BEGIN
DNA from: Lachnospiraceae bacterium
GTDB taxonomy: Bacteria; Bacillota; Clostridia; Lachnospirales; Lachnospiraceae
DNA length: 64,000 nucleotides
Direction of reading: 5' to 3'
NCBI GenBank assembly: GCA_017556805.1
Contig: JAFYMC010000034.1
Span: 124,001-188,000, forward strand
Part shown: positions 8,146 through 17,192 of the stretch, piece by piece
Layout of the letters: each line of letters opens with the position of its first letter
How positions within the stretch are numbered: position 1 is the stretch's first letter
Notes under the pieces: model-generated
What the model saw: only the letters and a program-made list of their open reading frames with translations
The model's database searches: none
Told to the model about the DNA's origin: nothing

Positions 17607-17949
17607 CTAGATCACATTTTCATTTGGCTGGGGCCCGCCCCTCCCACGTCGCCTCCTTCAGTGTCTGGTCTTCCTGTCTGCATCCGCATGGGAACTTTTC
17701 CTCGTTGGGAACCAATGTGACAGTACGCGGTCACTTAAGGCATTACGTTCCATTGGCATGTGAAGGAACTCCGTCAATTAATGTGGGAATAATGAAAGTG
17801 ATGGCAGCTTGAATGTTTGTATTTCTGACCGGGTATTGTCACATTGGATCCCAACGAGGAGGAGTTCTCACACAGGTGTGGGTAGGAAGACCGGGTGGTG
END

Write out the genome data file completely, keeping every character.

DNA from: Lachnospiraceae bacterium
GTDB taxonomy: Bacteria; Bacillota; Clostridia; Lachnospirales; Lachnospiraceae
DNA length: 64,000 nucleotides
Direction of reading: 5' to 3'
NCBI GenBank assembly: GCA_017556805.1
Contig: JAFYMC010000034.1
Span: 124,001-188,000, forward strand
Part shown: positions 8,146 through 17,192 of the stretch, piece by piece
Layout of the letters: each line of letters opens with the position of its first letter
How positions within the stretch are numbered: position 1 is the stretch's first letter
Notes under the pieces: model-generated
What the model saw: only the letters and a program-made list of their open reading frames with translations
The model's database searches: none
Told to the model about the DNA's origin: nothing

Positions 17607-17949
17607 CTAGATCACATTTTCATTTGGCTGGGGCCCGCCCCTCCCACGTCGCCTCCTTCAGTGTCTGGTCTTCCTGTCTGCATCCGCATGGGAACTTTTC
17701 CTCGTTGGGAACCAATGTGACAGTACGCGGTCACTTAAGGCATTACGTTCCATTGGCATGTGAAGGAACTCCGTCAATTAATGTGGGAATAATGAAAGTG
17801 ATGGCAGCTTGAATGTTTGTATTTCTGACCGGGTATTGTCACATTGGATCCCAACGAGGAGGAGTTCTCACACAGGTGTGGGTAGGAAGACCGGGTGGTG